by Neddy Makonza | NUST-ZW
THE most embarrassing thing to do is tell someone about your manhood. Can you however live with telling someone about the disability of your manhood? This can happen if you feel excruciating pain around your groin area and decide to be strong and not seek help.
Testicular torsion is a true urologic emergency and must be differentiated from other complaints of testicular pain because a delay in diagnosis and management can lead to loss of the testicle. Although testicular torsion can occur at any age, including the prenatal and perinatal periods, torsion is most frequent among adolescents with about 65% of cases presenting between 12 – 18 years of age. It occurs in about 1 in 4,000 to 1 per 25,000 males per year before 25 years of age. , it is the most frequent cause of testicle loss in that population.
The testicles are 2 organs that hang in a pouch of skin called the scrotum which sits below the penis. This is where sperm and male sex hormone (testosterone) are made. The blood supply for each testicle comes from the spermatic cord. This cord starts in the abdomen and extends into the scrotum. This cord also contains the vas deferens, which carries sperm from the testicles to the urethra. Damage to these structure is detrimental as they determine the fertility of an individual. However luckily one has two of them.
Testicular torsion occurs when a testicle rotates, twisting the spermatic cord that brings blood to the scrotum. The reduced blood flow causes sudden and often severe pain
Testicular torsion occurs when a testicle rotates, twisting the spermatic cord that brings blood to the scrotum. The reduced blood flow causes sudden and often severe pain and swelling due to ischaemia. The testicle is deprived of oxygen and also swelling occur causing compression of the structure and pain. This occurs in about 17% of males and is bilateral in 40%.The following features are associated with higher likelihood of torsion :
- Pain duration of less than 24 hours
- Nausea or vomiting
- High position of the testicle
- Transverse lie of the affected testis
- Abnormal cremasteric reflex
Embarrassment in the young patient may prevent disclosure of scrotal pain, and scrotal pain referred to the lower abdomen may be perceived as not being of scrotal or testicular origin. For this reason, any young male who complains of lower abdominal pain should undergo examination of the external genitalia to rule out the possibility of scrotal or testicular pathology.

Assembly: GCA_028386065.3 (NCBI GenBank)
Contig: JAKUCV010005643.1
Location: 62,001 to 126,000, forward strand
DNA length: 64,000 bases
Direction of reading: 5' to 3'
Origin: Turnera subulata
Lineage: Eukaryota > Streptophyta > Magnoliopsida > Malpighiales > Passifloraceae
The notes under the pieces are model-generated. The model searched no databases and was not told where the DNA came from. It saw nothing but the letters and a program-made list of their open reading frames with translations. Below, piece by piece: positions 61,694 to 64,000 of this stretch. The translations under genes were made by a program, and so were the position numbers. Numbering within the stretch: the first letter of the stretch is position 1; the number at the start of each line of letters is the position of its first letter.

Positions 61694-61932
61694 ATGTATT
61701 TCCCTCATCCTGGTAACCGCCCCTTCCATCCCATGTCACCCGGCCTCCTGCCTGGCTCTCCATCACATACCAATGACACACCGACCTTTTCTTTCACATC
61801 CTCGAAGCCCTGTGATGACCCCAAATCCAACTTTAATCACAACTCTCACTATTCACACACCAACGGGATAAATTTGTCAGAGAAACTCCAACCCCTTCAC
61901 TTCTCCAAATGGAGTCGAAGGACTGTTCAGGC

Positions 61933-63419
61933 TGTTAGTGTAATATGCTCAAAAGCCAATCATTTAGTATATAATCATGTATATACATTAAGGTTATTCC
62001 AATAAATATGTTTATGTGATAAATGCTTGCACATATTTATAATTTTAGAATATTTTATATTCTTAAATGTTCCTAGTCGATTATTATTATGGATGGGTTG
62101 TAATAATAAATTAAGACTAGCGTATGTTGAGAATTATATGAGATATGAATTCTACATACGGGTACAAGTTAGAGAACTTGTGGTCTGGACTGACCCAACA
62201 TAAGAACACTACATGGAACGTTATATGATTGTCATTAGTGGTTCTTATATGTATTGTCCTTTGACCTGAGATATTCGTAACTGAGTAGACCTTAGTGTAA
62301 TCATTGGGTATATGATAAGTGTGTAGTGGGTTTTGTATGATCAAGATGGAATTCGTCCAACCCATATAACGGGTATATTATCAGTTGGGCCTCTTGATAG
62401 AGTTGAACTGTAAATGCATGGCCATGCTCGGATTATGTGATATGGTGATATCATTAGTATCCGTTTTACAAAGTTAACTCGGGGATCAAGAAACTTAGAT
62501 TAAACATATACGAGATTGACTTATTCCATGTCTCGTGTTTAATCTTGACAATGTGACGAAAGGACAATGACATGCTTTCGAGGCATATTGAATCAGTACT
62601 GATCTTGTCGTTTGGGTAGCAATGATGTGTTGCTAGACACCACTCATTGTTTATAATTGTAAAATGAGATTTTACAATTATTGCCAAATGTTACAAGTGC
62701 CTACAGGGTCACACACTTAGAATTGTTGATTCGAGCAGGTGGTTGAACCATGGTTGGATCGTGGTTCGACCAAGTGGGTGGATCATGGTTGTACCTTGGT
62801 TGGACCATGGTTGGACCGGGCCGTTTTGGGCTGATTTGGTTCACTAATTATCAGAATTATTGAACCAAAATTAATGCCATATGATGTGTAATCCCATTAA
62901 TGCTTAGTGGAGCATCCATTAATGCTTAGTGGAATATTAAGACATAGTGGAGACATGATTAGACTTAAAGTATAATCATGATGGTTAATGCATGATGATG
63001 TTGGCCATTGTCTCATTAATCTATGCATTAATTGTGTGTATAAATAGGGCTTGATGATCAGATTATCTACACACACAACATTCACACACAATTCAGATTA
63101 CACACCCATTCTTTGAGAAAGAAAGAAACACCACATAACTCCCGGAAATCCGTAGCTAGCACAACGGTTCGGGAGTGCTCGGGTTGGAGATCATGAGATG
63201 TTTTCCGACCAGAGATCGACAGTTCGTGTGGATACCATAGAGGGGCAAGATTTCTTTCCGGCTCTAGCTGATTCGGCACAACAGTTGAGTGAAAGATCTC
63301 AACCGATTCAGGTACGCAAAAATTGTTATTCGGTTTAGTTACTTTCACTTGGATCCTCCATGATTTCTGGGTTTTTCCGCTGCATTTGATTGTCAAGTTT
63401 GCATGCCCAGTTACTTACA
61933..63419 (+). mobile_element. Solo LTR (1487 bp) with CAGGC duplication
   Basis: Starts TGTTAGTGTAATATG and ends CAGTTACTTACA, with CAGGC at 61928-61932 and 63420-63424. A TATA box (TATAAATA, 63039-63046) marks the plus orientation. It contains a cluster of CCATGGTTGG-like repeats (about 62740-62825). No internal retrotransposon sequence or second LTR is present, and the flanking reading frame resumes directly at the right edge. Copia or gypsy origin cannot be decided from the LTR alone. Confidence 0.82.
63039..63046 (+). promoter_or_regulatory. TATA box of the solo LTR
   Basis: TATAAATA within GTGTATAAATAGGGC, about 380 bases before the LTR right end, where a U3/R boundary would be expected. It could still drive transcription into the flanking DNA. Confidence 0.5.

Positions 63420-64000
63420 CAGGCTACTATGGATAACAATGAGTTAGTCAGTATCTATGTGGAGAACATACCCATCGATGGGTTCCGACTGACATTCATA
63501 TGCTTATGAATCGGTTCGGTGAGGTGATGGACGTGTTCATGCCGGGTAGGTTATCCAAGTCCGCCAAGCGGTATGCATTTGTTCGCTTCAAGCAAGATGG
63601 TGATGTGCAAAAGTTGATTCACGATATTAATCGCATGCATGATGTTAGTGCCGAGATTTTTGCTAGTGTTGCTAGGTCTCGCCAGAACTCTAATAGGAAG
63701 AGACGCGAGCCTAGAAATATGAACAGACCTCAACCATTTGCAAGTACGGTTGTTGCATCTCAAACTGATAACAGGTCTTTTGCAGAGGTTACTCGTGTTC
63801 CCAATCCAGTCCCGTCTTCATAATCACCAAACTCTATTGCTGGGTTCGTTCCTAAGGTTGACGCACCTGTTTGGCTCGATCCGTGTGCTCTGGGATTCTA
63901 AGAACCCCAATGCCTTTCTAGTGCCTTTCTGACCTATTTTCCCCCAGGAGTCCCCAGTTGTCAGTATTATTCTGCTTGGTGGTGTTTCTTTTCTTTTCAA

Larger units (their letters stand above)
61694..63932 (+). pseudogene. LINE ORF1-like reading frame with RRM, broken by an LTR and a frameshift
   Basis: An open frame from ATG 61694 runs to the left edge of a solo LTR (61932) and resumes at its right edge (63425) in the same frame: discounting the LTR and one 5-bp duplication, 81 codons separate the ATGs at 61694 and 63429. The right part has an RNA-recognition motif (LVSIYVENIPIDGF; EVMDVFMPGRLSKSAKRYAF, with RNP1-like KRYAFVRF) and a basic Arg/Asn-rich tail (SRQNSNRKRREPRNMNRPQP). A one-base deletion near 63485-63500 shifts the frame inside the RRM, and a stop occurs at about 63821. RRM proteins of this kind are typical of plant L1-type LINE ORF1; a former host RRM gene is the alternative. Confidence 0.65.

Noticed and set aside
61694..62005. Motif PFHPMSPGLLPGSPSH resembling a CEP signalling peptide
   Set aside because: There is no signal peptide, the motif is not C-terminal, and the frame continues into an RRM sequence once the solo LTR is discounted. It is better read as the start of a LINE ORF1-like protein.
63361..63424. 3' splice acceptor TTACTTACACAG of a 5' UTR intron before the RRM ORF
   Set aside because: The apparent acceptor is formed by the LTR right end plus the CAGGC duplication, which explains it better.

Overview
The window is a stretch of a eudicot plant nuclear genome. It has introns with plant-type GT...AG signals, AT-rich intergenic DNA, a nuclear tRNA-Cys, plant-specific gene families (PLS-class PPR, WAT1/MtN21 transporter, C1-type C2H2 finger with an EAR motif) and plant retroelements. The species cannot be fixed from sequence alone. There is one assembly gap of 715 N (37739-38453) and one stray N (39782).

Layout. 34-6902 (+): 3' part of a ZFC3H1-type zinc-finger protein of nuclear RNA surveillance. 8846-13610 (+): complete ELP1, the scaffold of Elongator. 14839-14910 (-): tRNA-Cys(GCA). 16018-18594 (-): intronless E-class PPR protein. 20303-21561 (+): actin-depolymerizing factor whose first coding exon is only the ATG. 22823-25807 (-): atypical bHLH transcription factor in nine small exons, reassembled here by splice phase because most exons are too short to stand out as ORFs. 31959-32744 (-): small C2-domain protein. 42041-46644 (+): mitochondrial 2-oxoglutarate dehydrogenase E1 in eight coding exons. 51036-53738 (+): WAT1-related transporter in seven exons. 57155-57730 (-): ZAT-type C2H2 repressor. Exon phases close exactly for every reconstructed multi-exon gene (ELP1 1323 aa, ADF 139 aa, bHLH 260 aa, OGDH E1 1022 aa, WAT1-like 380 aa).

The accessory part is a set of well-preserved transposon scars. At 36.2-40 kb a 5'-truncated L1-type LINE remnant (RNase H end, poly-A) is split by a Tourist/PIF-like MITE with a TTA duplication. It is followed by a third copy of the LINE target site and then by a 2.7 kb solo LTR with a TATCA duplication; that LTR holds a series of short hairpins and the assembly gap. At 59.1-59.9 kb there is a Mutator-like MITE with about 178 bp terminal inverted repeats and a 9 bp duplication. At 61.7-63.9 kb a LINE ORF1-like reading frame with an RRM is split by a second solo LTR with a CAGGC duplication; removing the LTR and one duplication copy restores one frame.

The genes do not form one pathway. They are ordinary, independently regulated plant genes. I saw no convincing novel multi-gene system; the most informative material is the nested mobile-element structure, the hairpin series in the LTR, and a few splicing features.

In contrast intravaginal torsion most commonly occurs in adolescents. It is thought that the increased weight of the testicle after puberty, as well as sudden contraction of the cremasteric muscles (which inserts in a spiral fashion into the spermatic cord), is the impetus for acute torsion. Testicular torsion is also associated with testicular malignancy, especially in adults; one study found a 64% association of testicular torsion with testicular malignancy. This is thought to be secondary to a relative increase in the broadness of the testicle compared with its blood supply.
This is a urological emergency; early diagnosis and treatment are vital to saving the testicle and preserving future fertility. Testicular torsion requires emergency surgical treatment to prevent further ischemic damage to the testis. If treated quickly, the testicle can be saved. But when blood flow has been cut off for too long, a testicle might become so badly damaged that it has to be removed.
To prevent loss of the testicles the patient must present within 6 hours after onset of symptoms. Salvaging of the testicle in this instance is possible. This period is called the ‘golden hour’ as it determines whether the testicle survives or not. However if patient delays and present within 24 hours there is a very slight chance to save the testicle but it is indefinite. Presentation after 24 hours the testicle is most likely damaged so nothing can be done to revive the testicle.
History and physical examination are imperfect in ruling out testicular torsion. However very useful and time conscious as patient is quickly taken to theatre if torsion is suspected. Imaging studies (eg, ultrasonography, nuclear scans) may be useful when a low suspicion of testicular torsion is noted. Surgical exploration should not be delayed for the sake of performing imaging studies as this will eat into the golden hour.
Complications that can occur due to untreated testicular torsion are ;Testicular infarction( death of testicle), Scrotal abscess (pus in the scrotum and infection), Gangrene of testis (death and loss of testicle), Recurrence, Chronic epididymitis.
In conclusion immediate action in the golden hour is vital to save one’s testicles, fertility, pride and prevent future marital problems.